21. Garland-Rowlett, TX – December 26, 2015 (EF4 rating)  Path 13 miles; Maximum Width .3 miles; 10 Fatalities; 468 Injuries

Just three days later an even more destructive tornado occurred in north-central Texas on live television on the Weather Channel.  The tornado plowed thru the Dallas suburbs of Garland and Rowlett causing hundreds of injuries and ten fatalities (three others would die in other tornadoes that day).  Nine of the ten killed were in vehicles thrown long distances from an elevated highway bridge at the George Bush Turnpike and Interstate 30 interchange.  Over three days, 32 tornadoes touched down across the south.


*** Sources include Storm Prediction Center (www.spc.noaa.gov), yx0ify (YouTube), John Brown (YouTube), Live Storms Media (YouTube), Bill Thompson (YouTube), producerpayten (YouTube), StormSquad.net and National Geographic Magazine.

Arkansas’ lack of F5/EF5 tornadoes

Below is a map showing the 58 “official” F5 or EF5 tornadoes since statistics began being kept by the Storm Prediction Center branch of the National Weather Service.  You will notice tornadoes of this magnitude have struck in 19 different states.  Some states, like Alabama and Oklahoma (with seven F5/EF5 strikes each – most of any state), have been hit several times.  Somehow, right in the middle of this, Arkansas has yet to be struck by a highest end tornado.  This post takes a look at the events that came closest to breaking the F5/EF5 barrier in Arkansas.


Since 1950, 28 tornadoes have been rated F4 or EF4 in Arkansas.  On March 21-22, 1952 a major tornado outbreak resulted in 33 known tornadoes (there were certainly more, but tornadoes were not tracked as well then) resulting in 209 fatalities across five states.  Arkansas was hit hardest with 112 fatalities.  Five of these tornadoes were rated F4.  The first F4 with a path of 13 miles struck in Howard County, particularly the small community of Dierks, resulting in seven fatalities.  Just over two hours later the same supercell produced a massive tornado in White County, one mile wide at times, along it’s 14.6 mile path.  The town of Judsonia was hit hardest, with 30 fatalities as the tornado tore through the business district.  385 homes were destroyed and 560 were damaged.  Ten more were killed near Bald Knob, and ten others were killed in rural areas and near Russell.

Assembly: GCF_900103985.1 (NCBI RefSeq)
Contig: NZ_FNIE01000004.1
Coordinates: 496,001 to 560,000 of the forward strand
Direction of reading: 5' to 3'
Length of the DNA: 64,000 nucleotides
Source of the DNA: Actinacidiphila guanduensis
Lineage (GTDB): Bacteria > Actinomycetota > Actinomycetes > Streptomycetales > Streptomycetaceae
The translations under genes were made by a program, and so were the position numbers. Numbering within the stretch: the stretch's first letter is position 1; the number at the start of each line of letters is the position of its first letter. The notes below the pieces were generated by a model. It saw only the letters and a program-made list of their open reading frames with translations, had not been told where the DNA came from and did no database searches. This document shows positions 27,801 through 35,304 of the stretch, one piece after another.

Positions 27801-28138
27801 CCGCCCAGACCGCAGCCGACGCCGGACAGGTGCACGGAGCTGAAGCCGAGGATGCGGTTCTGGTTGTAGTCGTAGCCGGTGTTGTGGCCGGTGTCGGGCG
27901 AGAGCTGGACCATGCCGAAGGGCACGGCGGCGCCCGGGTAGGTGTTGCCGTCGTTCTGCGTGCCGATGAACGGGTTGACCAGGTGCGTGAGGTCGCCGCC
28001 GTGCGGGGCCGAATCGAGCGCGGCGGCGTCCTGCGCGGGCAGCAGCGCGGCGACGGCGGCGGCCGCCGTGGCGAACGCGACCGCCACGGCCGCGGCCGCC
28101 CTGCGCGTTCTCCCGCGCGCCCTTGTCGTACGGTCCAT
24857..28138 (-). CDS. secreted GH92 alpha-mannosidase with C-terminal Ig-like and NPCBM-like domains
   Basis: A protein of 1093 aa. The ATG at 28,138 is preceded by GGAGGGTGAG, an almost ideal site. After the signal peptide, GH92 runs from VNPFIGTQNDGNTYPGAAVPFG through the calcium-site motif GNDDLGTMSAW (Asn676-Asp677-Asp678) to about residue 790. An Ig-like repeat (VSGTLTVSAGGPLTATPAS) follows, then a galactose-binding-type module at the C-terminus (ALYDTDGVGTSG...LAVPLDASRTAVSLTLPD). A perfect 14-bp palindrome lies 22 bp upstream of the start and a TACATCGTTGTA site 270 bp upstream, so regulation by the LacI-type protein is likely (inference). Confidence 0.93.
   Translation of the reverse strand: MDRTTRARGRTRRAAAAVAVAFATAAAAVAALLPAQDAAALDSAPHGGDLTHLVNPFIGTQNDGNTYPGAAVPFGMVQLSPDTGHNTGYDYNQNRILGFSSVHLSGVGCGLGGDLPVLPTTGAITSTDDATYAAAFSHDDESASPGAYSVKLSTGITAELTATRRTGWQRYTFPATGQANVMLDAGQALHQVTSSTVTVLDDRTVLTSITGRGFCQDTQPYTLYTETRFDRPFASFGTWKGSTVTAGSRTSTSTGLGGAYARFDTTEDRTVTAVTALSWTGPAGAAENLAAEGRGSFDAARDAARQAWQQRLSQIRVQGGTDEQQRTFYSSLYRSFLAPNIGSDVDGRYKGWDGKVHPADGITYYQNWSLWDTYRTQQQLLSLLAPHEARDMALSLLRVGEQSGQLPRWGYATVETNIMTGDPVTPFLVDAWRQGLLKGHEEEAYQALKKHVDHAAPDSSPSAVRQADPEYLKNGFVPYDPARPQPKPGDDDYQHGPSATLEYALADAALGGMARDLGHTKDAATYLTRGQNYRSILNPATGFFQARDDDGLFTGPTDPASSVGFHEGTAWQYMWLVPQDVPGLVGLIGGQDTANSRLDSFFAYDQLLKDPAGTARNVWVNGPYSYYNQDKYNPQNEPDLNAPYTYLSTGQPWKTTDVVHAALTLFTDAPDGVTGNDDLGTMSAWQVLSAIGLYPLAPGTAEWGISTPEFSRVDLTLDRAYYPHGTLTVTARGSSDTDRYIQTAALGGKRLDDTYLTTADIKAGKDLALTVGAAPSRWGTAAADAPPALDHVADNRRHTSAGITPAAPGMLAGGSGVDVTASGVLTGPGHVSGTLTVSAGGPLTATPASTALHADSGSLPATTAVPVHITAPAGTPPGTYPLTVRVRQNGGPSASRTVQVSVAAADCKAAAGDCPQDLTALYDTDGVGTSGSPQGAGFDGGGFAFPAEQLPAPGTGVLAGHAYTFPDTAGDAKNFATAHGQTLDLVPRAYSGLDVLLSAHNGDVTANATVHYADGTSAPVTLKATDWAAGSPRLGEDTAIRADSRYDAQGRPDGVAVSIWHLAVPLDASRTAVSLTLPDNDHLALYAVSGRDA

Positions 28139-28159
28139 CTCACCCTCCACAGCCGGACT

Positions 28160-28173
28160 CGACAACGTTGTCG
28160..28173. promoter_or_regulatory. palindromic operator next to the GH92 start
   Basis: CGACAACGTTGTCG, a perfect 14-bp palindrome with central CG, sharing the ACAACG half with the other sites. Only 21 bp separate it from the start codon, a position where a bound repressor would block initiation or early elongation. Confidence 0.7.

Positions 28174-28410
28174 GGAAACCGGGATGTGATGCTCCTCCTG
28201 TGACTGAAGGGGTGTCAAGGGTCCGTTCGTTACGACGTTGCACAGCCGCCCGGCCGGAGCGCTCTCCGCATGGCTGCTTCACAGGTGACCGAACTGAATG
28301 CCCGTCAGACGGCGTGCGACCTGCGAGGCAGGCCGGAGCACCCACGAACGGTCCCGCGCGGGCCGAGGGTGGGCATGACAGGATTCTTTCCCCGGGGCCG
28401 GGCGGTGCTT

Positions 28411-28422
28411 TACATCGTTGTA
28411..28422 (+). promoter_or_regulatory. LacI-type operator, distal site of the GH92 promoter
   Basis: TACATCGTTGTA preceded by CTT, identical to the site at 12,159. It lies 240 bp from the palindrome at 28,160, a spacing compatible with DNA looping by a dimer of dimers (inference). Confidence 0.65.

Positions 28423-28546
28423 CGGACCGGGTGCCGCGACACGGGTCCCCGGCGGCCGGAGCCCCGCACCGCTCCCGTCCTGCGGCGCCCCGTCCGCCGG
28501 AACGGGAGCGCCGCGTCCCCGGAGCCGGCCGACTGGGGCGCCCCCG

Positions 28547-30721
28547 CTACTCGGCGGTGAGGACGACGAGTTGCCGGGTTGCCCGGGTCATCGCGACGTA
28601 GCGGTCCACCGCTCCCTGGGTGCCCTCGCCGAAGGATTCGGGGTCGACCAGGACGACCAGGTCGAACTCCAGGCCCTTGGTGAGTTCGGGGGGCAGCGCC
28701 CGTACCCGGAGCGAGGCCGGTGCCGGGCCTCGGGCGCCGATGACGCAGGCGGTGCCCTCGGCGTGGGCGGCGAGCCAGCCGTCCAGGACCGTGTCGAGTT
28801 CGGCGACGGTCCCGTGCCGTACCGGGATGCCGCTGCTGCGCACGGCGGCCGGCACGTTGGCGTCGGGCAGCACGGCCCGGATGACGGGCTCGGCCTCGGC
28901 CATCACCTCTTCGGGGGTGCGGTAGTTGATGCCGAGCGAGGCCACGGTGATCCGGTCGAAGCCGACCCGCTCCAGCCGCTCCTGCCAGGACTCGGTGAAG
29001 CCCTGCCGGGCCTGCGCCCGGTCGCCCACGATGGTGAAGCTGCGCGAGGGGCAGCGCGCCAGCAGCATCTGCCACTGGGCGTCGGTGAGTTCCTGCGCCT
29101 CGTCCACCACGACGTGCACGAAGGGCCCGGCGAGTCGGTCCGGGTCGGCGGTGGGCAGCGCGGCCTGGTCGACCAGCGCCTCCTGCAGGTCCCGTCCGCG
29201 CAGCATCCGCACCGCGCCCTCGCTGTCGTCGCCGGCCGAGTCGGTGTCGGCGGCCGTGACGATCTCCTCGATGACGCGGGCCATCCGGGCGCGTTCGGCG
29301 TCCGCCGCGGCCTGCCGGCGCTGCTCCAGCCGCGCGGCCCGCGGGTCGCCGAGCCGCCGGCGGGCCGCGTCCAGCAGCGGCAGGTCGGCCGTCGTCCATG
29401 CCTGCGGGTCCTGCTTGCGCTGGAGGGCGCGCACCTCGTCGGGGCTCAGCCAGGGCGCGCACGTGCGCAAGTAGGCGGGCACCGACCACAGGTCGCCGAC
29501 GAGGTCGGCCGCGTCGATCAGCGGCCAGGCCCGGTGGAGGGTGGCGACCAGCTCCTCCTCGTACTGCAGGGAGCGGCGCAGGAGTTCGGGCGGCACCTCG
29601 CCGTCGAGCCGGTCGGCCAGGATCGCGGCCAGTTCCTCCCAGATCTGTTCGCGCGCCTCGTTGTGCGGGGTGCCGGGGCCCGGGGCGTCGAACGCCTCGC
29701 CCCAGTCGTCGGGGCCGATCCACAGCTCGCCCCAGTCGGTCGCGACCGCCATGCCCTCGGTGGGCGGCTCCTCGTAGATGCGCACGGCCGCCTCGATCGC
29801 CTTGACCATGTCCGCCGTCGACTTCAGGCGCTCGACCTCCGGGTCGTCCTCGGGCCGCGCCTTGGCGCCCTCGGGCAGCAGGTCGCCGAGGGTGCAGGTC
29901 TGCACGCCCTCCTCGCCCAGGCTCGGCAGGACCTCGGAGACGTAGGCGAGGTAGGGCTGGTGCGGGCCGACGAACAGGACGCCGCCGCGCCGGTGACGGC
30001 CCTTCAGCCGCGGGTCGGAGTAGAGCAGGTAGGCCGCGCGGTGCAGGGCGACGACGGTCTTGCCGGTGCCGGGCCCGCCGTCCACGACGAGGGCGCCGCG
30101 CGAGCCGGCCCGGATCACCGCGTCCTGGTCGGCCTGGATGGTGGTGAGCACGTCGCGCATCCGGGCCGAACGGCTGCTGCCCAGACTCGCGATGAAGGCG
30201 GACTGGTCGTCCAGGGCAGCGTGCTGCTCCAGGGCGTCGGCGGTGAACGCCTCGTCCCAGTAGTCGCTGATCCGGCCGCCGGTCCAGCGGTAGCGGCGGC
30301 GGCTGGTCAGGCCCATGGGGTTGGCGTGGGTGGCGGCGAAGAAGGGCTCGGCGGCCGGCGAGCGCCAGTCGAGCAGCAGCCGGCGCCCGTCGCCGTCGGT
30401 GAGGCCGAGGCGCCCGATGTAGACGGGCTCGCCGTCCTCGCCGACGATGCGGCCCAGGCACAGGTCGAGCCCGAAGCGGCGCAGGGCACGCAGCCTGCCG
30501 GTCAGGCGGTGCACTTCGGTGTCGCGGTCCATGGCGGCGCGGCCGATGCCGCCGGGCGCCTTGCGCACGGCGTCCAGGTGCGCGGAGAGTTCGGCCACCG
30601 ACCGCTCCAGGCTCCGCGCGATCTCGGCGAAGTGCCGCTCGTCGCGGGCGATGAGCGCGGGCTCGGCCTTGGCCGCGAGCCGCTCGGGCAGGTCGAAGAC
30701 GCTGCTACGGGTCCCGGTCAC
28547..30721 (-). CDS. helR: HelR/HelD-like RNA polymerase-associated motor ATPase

Ten minutes later another F4 struck in Lonoke County near Wattensaw, killing two along a 7.6 mile path – some dispute remains over this tornado and it’s possible it’s path length.  Another F4 struck in Woodruff county just 30 minutes later – all 29 deaths occurred in the town of Cotton Plant and the northwestern portion of the town was devastated.  The town of Hilleman also was heavily damaged.  Just 30 minutes later another F4 strength tornado – possibly the same one that struck Wattensaw – struck in Cross County, killing four in the community of Hickory Ridge.  It is possible these were not two separate tornadoes, but one long-track tornado (with a path of roughly 65 miles) – but for now the record book indicates separate tornadoes.  In all this outbreak produced 11 “violent” tornadoes (tornadoes of F4/F5 or EF4/EF5 strength) – the fourth most in a single outbreak since 1950 – surpassed only by the 1965 Palm Sunday Outbreak, the 1974 Super Outbreak and the 2011 Super Outbreak.





Other F4 rated tornadoes struck on December 19, 1957 (two fatalities), April 10, 1965 (a day before the Palm Sunday outbreak, a tornado in Faulkner County resulted in six fatalities, and two hundred injuries), April 3, 1968 and April 19, 1968.

On May 15, 1968 a significant tornado outbreak struck the Midwest and the South.  46 confirmed tornadoes (again, there were certainly more) resulted in 72 fatalities, including 45 in Arkansas.  The first F4 struck in Independence County, killing seven and causing heavy damage in the town of Oil Trough.  Just a few minutes later, another tornado touched down in Jackson County, starting a 21 mile path through Jackson, Craighead and Mississippi Counties, killing 35 people and injuring nearly 400.  The university town (Arkansas State) of Jonesboro was hit particularly hard.  Numerous fatalities occurred in automobiles, thrown and wrapped around trees.  Other towns hit by this twister included Fairview, Nettleton and Manila.  Two tornadoes on this same day in Iowa were both rated F5, though neither resulted in the sheer quantity of damage and loss of life as the Jonesboro F4 tornado.